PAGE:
Now, here is what he told Weaver. "Well, there again I couldn’t swear to the dates, but in that time, which must have been July, we heard that someone had found some debris out not to far from Roswell and it looked suspicious; it was unidentified. So, I went out and I do not recall whether Marcel went with Rickett and me; I had Rickett with me. We went out to his site. There were no, as I understand, checkpoints or anything like that (going through guards and that sort of garbage) we went out there and we found it. It was a small amount of, as I recall, bamboo sticks, reflective sort of material that would, well at first glance, you would probably think it was aluminum foil, something of that type. And we gathered up some of it. I don’t know where we even tried to get all of it. It wasn’t scattered, well, what I would call, you know, extensively. Like it didn’t go along the ground and splatter off some here and some there. We gathered up some of it and took it back to the base and I remember I had turned it over to Marcel. As I say, I do not remember whether Marcel was there or not on the site. He could have been. We took it back to the intelligence room... in the CIC office."
So, here we now have Cavitt saying that he had gone out on a balloon recovery, that he might have gone out with Marcel, but he wasn’t sure, that he was involved in the recovery in early July, and that he might have turned over some of the recovered material to Marcel.
Weaver’s next question was, "What do you think it was when you recovered it?"
"I thought it was a weather balloon."
So Cavitt was able to identify it immediately. To me, Weaver’s next question, given the history of the case, should have been, "Did you communicate this rather important piece of information to Marcel?"
Instead, he asked, "Were you familiar with weather balloons at the time?"
And Cavitt said, "I had seen them."
It has always been an article of faith that the Mogul balloon array was unusual enough that it could stump the people who found it (One of the arrays seen at the left). Because it wasn’t a single balloon, but many, with many radar reflectors and long strings connecting everything, people who were familiar with weather balloons might not recognize them as such. But Cavitt claimed that he did. More importantly, he didn’t bother to tell Marcel what it was.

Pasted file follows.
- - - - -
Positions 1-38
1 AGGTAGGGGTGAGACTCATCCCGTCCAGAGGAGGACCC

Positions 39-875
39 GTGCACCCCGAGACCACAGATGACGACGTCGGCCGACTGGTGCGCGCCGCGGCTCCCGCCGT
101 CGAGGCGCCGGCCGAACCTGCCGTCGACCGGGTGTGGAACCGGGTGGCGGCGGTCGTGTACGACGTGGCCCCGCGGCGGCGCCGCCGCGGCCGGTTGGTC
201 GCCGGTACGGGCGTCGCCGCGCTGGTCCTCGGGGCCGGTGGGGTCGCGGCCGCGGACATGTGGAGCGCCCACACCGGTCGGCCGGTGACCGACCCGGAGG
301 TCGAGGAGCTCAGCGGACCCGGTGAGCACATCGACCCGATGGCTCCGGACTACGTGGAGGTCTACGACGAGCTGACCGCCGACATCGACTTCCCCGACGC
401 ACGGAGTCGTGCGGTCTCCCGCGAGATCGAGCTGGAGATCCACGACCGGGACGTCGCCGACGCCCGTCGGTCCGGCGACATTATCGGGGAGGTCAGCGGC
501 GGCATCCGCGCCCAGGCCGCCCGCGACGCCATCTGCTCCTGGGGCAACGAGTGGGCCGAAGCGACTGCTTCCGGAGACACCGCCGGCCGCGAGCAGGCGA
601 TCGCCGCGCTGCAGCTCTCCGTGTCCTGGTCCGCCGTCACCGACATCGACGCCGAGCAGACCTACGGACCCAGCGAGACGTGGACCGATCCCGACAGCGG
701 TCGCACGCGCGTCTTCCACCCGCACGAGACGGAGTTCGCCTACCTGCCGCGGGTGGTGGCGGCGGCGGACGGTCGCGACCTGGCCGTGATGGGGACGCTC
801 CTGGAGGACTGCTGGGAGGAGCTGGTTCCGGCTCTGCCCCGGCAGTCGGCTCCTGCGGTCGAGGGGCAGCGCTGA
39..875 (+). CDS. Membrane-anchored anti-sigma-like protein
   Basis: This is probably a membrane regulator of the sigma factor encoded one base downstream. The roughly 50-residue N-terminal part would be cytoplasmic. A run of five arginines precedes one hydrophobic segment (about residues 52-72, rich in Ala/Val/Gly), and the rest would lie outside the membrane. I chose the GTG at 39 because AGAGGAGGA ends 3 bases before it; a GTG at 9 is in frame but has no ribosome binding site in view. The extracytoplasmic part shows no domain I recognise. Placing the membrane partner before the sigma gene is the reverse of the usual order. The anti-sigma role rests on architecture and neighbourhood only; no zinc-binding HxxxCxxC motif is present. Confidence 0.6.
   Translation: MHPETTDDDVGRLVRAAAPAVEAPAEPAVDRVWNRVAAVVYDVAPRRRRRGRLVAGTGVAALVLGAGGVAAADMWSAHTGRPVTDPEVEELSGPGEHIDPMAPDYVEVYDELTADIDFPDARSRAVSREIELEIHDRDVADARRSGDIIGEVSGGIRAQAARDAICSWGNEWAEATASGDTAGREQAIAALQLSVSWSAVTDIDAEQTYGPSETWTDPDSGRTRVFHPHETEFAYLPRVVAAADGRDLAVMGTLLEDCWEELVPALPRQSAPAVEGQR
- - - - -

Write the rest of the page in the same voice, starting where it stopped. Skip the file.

What we now know is that Marcel said that Cavitt had gone out there with him, but Cavitt had made it clear that he had not. We know that Marcel was right on that point, given Cavitt’s new information that Marcel might have been with him. It isn’t Marcel vs Cavitt here, but Cavitt vs Cavitt.
We can go further. Remember Cavitt said, "There were no, as I understand, checkpoints or anything like that (going through guards and that sort of garbage) we went out there and we found it."
Cavitt said he was with Rickett. Here is what Rickett said about that in a taped interview conducted by Don Schmitt, "I [meaning Rickett], Marcel went back out there that same afternoon. This time they had some security people from the Provost Marshal’s office out there."
Just so we have this straight, because it could be argued that Cavitt had not seen the security out there because it was put there after he had been in the field, Rickett said, "Cavitt and I came back together and I’m not sure if Marcel came with us... it was being protected..." So, Rickett was out there more than once, he was with Cavitt on, at least one of those trips, and Rickett saw the guards.
Later, to confirm this, Rickett said, "On the road we drove on, [there were] MP s standing there..."
The argument here is between Rickett and Cavitt. Cavitt said no guards and Rickett said guards. Others, such as Judd Roberts, William Woody and even C. Bertram Schultz said there were checkpoints along the dirt roads leading off the main highways to the north and west. This means that Cavitt was wrong on that point as well.
If we look at his description of the debris that he claimed he picked up, we find that it doesn’t match Project Mogul. There weren’t bamboo sticks in it. Balsa wood, yes. His description of the crash site matches no one else, including that supplied by Bessie Brazel, daughter of Mack, and who told investigators what she, her father and her brother Vernon, had seen. She also said that they picked up the debris so there was nothing in the field for Cavitt to see. But that is something to examine in another post.
What this means is that the testimony given by Cavitt is not very reliable. Clearly he was saying to Weaver what Weaver wanted him to say. Clearly, he was telling me things that were not consistent and that have since been proven false. He even proved to me that his statement that he wasn’t in Roswell was wrong because he showed me copies of his orders assigning him there.
This means that we must look at the statements provided by Cavitt and compare them with the statements of others. Do they fit into the picture, or it is Cavitt standing alone, making statements that are not corroborated by others. With Cavitt, even the man who worked directly under him, is contradicting him and as I noted, Cavitt doesn’t even agree with Cavitt.
While this doesn’t prove that Roswell involved extraterrestrial contact, it does show the extraordinary effort the Air Force went to in 1947 and later in 1994 to prove that it was just a weather balloon (yes, but Mogul was made up of weather balloons). And it shows that the testimony of Sheridan Cavitt, like so many others, isn’t completely reliable.